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Seminar “The Millennium Development Goals and the African Food Crisis – Report from the Afrint II project”

Seminar Friday 4th March 2011 9.00 – 12.15 on the paper “The Millennium Development Goals and the African Food Crisis – Report from the Afrint II project” at Sida, Valhallavägen 199, Stockholm, room 24, “Copan”

Program:

9.00
 Welcome and introduction, Johan Schaar, Sida
 
9.15
 Presentation of the report, Afrint group, Lund university
 
9.45
Comments by Bill Vorley, IIED
 
10.00
 Comments by Morrison Rwakakamba, Uganda Farmers Federation
 
10.15
 Comments by Anders Ekbom, Department of Economics, Göteborg University 
 
10.30
 Coffee break
 
10.45
 Discussion
 
12.00
 Conclusions, Johan Schaar, Sida
 
12.15
 Closing of seminar
 

Objective:
With the Afrint II report as one point of departure, discuss implications for African agricultural policy and for a donor like Sida.

Participants:
Invited participants are persons with genuine knowledge in agriculture and development coming from Sida, research institutions, Swedish authorities and Government Offices and CSOs/NGOs  

Background:
Afrint stands for Intensification of food crops agriculture in sub-Saharan Africa and has, so far, consisted of two phases, Afrint I, which lasted from 2001 to 2004, and Afrint II between 2007 and 2010. The Afrint project is headed by Professor Göran Djurfeldt, Department of Sociology, Lund University, Sweden and is a collaborating venture between researchers from Lund and Linköping universities in Sweden and some twenty researchers from universities and research centers, etc. in nine African countries.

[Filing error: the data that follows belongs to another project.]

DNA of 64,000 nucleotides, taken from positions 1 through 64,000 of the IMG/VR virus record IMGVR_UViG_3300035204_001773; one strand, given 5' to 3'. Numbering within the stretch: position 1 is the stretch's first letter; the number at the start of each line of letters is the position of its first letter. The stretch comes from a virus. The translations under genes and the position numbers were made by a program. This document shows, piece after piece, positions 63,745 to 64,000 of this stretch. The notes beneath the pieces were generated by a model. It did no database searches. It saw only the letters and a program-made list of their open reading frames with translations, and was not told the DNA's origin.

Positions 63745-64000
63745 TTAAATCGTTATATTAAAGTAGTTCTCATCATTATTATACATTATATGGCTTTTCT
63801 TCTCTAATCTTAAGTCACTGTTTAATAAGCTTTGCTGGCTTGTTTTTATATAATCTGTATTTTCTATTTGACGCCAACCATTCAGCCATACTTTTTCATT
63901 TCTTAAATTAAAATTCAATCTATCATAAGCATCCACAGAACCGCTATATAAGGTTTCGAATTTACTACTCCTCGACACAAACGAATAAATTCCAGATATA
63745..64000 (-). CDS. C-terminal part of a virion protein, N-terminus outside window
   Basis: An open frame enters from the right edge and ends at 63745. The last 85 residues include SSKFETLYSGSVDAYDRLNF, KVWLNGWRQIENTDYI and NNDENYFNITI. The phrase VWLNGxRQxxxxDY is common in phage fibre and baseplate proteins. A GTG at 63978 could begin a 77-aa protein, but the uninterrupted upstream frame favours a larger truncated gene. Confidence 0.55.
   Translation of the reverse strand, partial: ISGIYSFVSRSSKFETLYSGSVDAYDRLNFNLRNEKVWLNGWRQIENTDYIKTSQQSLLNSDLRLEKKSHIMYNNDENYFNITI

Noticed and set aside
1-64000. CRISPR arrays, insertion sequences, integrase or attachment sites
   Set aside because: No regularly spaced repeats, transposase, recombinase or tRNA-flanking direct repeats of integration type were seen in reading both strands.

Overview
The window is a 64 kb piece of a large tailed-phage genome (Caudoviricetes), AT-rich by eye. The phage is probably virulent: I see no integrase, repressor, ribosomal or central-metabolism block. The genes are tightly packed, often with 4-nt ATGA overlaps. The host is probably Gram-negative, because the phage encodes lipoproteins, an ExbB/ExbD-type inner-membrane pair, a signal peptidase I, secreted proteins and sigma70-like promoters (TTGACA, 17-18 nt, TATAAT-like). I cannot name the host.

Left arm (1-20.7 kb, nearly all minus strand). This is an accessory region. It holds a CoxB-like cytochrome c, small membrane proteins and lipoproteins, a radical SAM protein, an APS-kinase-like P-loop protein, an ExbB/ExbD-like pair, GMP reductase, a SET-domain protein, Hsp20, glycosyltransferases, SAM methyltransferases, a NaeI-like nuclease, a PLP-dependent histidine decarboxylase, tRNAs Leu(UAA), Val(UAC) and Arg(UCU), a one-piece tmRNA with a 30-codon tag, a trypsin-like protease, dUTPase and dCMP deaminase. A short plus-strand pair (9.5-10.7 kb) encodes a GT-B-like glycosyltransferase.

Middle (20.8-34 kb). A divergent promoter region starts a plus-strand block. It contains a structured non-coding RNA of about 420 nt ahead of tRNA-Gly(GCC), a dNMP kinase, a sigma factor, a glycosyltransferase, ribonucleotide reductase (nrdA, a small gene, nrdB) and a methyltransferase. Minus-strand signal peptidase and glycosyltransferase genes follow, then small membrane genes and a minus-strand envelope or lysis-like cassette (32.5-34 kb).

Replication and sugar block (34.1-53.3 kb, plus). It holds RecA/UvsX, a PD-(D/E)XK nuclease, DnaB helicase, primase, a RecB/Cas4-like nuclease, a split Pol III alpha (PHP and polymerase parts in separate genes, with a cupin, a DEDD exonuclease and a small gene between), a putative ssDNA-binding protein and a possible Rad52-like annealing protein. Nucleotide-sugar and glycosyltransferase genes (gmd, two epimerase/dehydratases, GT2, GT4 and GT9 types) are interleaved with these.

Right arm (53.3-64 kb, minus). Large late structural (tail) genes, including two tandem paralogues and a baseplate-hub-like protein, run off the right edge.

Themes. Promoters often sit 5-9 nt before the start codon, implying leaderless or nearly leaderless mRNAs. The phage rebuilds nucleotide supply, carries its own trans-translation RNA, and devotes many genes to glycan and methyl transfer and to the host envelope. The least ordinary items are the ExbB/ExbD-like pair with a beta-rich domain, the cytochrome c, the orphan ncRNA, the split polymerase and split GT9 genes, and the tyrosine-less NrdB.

The Afrint project primarily dealt with four important staple food crops in sub-Saharan Africa, namely maize, sorghum, rice and cassava. The paper presented concentrates primarily on features affecting maize production and productivity. Readers interested in performance of the other crops are referred to the more comprehensive CABI publication (Djurfeldt, Aryeetey et al. 2011). The Afrint project, while highlighting the importance also of other actors such as state and traders, pays special attention to the importance of smallholder farmers in agricultural development. The Asian Green Revolution (analyzed during Afrint I, see Djurfeldt, Holmén et al. 2005) was a trinity in being state-led, market-mediated and smallholder-based. The overall conception of agricultural development captured in this trinity is also the starting point for the below analysis. Please find a final draft of the shorter Afrint report produced for Sida enclosed.